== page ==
As we pray, we ask to remain a Church
                      with a “generous Spirit”.

May the words of God to the Prophet Micah guide our speech and actions!            “I require you to act justly,

                   love kindly                        
                            and walk humbly with the Lord ."
  (Micah 6-8).

God Bless You!

GodBlessAmerica!   

Respectfully,     

Msgr. Joseph M. Corley

~~~~~~~~~~~~~~~~~~~~~~~~~~~~~~~~~~~~~~~~~~~~~~~~~~




May 13, 2018

HAPPY MOTHER'S DAY, MOM!  

       Gertrude T. Corley, born July 8, 1919, died June 10, 2014.
She is my Mother.  It is almost four years since her funeral Mass on June 17, 2014.  Since it is Mother’s Day, let me share some of my memories of her with you.  Maybe they will remind you of your Mother.  

       Gertrude lived through the Depression.  So, she never wasted money or food.  She raised three boys by herself while often working two jobs.  She found grace and courage in life by going to the Marian Devotions in Germantown, Philadelphia  (she would drag me and my brothers on the bus with her).  She spoke with an IHM Sister every month. The Sister gave my Mom support and encouragement. At night, Mom would gather us in her room for family prayer.   As she grew older, she lived in the Philadelphia Protestant Home for 12 years, (I recommend it).  She wanted me to wear my Priest clothes when I visited, because she liked to “show me off” to her friends.  

       When I think of her, I have a few regrets but more joys. 
I regret not spending more time with her at the nursing home. 
I’m sorry I did not appreciate how hard it was for her to raise three kids by herself. 
It saddens me knowing I was not with her when she died.  

                                          I remember with joy:

1)  My Mother taught me how to dance.

2)  She was the only one I wanted to be with when I felt down.

3)  She let me use her car when I went on a date.

4)  She would tell me, in a nice way, “you are putting on too much weight.”       I said the same to her and we would laugh.

5)  In my office, I have her picture, our family cross, and the rosary she   
     had in her hand when she died.

6)  I have her engagement ring attached to the chalice I use for Mass every       day.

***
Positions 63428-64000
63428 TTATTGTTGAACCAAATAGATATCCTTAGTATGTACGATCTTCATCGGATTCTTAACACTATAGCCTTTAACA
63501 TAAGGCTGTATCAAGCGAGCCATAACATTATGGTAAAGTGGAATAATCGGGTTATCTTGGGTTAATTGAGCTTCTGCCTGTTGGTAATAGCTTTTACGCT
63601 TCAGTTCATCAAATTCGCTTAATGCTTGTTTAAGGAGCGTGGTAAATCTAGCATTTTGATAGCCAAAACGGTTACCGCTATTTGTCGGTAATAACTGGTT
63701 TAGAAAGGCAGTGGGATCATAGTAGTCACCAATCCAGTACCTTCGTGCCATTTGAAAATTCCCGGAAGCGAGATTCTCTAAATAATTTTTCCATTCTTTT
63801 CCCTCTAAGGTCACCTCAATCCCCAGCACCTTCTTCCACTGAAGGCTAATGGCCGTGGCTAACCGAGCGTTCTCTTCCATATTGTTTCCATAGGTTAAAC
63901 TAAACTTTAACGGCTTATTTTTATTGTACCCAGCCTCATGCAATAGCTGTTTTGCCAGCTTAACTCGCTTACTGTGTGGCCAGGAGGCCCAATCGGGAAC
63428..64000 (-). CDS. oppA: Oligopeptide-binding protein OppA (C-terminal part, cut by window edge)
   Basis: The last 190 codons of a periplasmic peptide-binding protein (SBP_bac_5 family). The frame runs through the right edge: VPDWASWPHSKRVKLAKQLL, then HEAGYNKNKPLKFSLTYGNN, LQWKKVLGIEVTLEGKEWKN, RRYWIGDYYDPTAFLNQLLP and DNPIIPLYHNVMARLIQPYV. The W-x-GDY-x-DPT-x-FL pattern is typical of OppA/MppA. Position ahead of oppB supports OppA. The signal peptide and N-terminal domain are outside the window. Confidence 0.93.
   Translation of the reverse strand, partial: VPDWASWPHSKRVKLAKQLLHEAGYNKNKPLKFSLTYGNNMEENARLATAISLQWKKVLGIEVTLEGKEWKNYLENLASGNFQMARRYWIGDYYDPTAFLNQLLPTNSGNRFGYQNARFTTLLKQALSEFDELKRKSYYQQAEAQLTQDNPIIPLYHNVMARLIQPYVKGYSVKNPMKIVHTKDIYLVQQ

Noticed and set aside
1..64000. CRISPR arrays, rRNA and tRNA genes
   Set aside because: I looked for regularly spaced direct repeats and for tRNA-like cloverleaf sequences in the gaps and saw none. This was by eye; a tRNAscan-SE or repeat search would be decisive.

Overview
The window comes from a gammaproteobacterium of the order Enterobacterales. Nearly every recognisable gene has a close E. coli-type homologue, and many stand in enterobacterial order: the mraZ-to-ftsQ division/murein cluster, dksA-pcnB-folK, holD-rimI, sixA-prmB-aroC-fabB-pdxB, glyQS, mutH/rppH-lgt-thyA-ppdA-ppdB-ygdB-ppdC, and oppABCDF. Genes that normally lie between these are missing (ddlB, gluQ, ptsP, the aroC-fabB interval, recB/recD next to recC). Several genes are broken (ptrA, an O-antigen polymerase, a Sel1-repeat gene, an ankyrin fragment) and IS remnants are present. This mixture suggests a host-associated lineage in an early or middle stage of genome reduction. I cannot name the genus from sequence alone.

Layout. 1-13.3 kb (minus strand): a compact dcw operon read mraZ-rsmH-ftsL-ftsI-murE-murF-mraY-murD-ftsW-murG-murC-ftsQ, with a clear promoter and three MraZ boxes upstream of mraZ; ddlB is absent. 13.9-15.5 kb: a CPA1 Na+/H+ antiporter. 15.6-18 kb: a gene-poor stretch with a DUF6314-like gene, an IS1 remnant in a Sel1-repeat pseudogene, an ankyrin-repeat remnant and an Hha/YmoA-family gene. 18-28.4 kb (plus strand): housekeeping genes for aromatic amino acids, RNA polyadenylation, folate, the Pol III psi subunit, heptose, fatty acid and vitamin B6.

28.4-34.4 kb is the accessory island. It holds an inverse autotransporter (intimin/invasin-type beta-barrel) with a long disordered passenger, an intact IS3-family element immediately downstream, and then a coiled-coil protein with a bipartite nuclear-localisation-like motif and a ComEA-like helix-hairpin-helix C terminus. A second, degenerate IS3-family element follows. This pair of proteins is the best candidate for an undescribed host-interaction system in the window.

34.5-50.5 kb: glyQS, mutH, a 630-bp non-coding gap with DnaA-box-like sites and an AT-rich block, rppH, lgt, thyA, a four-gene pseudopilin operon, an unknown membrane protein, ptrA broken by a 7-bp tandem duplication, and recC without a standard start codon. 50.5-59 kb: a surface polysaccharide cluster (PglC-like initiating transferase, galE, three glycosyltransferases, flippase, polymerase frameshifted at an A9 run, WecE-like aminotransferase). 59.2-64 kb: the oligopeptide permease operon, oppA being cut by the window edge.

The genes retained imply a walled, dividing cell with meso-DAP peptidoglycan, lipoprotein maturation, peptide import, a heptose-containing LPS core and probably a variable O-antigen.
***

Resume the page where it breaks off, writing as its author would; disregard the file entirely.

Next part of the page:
7)  Her death has enabled me to be more sensitive when helping a person           who has lost a loved one.  

                              Gertrude T. Corley deserves to rest in peace
                                          and enjoy the presence of God.  

                                       Happy Mother’s Day, Mom!   
                                                   Respectfully,     

Msgr. Joseph M. Corley


~~~~~~~~~~~~~~~~~~~~~~~~~~~~~~~~~~~~



 “ WE REMEMBER THEM... ” 

IN THE RISING of the sun, and in its going down, we remember them.  From the moment I wake till I fall asleep, all that I do is remember them. In the blowing of the wind and in the chill of winter, we remember them.  On the frigid days of winter and the moments I breathe the cold air, I warm myself with their embrace, and remember them.
In the opening of buds and in the rebirth of spring, we remember them
As the days grow longer and the outside becomes warmer, I am more awake and I remember them.
In the blueness of the sky and in the warmth of summer, we remember them. 

When I look above and see the images of the clouds and when I am comforted by the sun that shines down on me, I remember them.

In the rustling of the leaves and in the beauty of autumn, we remember them. 

From the time in which I feel the cool, crisp breeze and see the colors of the leaves, I remember them.

In the beginning of the year and when it ends, we remember them. 

On the day I make resolutions for myself and on the day I reflect upon how I’ve grown, I remember them.

When we are weary and in need of strength, we remember them. 

As I am faced with challenges that enter my life, I remember all that they taught me, and remember them.

When we are lost and sick at heart, we remember them. 

When I have gone astray and feel uncomfortable, I ask for help and remember them.

When we have joys we yearn to share, we remember them. 

From those times of celebration, love, and happiness, I remember them.

So long as they live, we, too, shall live, for they are now a part of us, as we remember them. 

On every day, and in every way, I know that they are with me and
I remember them
.

~~~~~~~~~~~~~~~~~~~~~~~~~

May 6, 2018  

MARRIAGE AND FAMILY LIFE

      Last week I attended the “ongoing formation program” for priests in the Archdiocese. Below are the major themes I took away from the talks: 

     1. The Archbishop encouraged the priests to defend the traditional                       teaching about marriage; stress it as a sacrament: the “goods” of        
         marriage include loving commitment and the procreation of         
          children;
the importance of supporting families and family life.   
         (BVM does this via school and social programs)
     2. One presenter reminded us that faith tells us a sexual relationship 
          requires the desire to have children.   

   3.  Another guest described how our culture, more and more, does not    
         support traditional marriage. 

     4. A husband and wife team talked about being responsible Christian
        parents
and the energy needed to raise children in a “post Christian”
         environment.
They covered negative effects of social media. 

      5. The last conference focused on listening to and “walking with young
         adults”
as they try to find their way in life.   As an aside, all the 
         priests I spoke with expressed love and admiration for parents and   
        married couples.
Priests know it can be hard to persevere in love and commitment - to grow in unselfishness.